MAP Rep Company
53 Two, Manchester
05 December 2017 to 09 December 2017
One hesitates to use the word’ gimmick’ about such a fine production but it is hard to ignore the novelty element about Ella Hickson’s Eight. Prior to entering the theatre the audience is invited to decide which four of the Eight monologues will be performed. So that no matter which night you attend you are unlikely to see the same selection. All eight members of the cast sit in the theatre throughout the play; those selected step forward to perform while the others sit as a silent reminder to the audience of the consequences of their choice.
This democratic approach to selecting the monologues to be performed makes it hard to determine if there is a theme to the evening. However, as two of the pieces concern characters who are each, in their own way, coping with trauma and the other two contrast romantic outlooks with harsh reality maybe there is a linking concept. One of the monologues is even set in the Festive period which suits the season.
The monologues are strong, very well performed and tackle complex subjects in a refreshing and satisfying manner. There is a rite-of-passage/ coming of age piece that ends with the character swopping innocence for cynicism rather than experience. Speaking of cynicism a financier’s method of coping with a tragedy is shocking and borders on cruel. The coping method adopted by a former solider is skin-crawlingly depicted while the advice given by a Mary Berry style cook on how to raise children is both practical and oddly romantic.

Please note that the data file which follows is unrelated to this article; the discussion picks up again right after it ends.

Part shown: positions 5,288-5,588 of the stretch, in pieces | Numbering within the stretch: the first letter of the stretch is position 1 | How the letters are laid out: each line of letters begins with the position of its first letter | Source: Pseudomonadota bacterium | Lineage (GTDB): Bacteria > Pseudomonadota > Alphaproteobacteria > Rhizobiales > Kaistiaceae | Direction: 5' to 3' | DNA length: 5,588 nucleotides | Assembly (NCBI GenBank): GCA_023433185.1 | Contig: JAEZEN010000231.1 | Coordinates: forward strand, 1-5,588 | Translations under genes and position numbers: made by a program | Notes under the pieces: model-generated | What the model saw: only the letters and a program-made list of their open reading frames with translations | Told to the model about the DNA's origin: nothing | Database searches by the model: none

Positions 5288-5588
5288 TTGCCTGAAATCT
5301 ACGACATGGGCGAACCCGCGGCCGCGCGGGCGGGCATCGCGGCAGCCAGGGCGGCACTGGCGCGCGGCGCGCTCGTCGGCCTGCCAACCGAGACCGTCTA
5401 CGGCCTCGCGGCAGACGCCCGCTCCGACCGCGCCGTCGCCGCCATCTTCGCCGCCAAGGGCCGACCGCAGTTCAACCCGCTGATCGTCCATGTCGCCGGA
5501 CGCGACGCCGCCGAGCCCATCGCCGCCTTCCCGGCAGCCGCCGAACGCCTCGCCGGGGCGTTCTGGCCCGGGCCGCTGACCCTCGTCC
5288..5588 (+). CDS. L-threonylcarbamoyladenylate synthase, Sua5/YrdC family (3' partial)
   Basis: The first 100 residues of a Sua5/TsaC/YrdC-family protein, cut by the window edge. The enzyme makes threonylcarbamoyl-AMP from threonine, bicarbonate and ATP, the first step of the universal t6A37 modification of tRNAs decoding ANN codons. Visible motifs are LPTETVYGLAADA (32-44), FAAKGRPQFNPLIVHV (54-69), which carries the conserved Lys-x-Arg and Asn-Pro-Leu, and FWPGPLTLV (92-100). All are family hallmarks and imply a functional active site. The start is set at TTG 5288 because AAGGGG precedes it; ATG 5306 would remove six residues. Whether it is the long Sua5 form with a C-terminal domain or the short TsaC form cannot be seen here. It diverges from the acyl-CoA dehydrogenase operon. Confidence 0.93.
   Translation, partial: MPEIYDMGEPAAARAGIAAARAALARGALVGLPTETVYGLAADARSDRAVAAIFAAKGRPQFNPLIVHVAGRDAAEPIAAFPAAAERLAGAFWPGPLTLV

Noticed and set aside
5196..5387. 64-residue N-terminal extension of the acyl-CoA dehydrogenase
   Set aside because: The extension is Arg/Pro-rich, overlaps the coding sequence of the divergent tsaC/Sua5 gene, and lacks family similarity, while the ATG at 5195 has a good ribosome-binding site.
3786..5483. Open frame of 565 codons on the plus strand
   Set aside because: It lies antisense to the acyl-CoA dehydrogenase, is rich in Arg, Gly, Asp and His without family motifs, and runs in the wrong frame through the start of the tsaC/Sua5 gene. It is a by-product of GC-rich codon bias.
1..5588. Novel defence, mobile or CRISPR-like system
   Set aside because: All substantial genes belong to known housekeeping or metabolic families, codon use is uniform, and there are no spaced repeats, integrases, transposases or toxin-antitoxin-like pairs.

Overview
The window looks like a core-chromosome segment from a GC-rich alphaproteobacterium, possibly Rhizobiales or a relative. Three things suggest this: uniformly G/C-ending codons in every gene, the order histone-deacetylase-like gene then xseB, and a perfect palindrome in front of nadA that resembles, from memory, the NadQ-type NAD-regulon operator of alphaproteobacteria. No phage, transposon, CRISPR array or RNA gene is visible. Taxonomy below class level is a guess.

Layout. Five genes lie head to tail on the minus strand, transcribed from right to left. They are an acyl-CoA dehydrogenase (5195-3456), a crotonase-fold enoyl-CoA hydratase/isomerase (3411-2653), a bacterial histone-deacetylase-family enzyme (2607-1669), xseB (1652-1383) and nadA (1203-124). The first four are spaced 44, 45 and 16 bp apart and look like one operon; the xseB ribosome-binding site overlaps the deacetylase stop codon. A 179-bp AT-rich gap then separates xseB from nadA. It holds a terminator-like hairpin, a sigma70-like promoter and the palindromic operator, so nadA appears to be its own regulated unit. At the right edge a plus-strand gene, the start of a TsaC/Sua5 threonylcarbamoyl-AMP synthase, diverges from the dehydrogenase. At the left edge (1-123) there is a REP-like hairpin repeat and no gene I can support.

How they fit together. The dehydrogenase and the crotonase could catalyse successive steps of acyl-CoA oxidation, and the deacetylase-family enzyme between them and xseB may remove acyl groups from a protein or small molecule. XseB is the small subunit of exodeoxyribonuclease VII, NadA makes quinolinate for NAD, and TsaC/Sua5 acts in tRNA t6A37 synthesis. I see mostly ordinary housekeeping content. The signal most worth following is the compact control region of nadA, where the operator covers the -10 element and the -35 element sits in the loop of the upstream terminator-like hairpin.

Rather than set a consistent overall mood for the play director Chris Lawson adopts an individual style that is appropriate to each of the characters. Teenager Jude bounces around the stage like an eager puppy desperate to share his story. The edgy slightly off-centre approach taken by Danny suggests a deep underlying trauma. Bobby, a young mother, treats the stage as if it is her home, sitting cross-legged and chatting away. Financier Miles is very much the Alpha male, aloof and polished like a professional giving a presentation, and clearly doesn’t care whether or not we approve of his actions.
The approach taken by Lawson ensures a varied and lively production. The final twist, which breaks from the democratic concept, isn’t as successful as one might hope but it is hard to imagine how else the play might end.
Eight is such a good production that one cannot help but wonder if the four pieces that were not selected work as well as the ones we saw. Of course as the show runs at 53 Two until 9th December there is one way to find out.
Reviewer: David Cunningham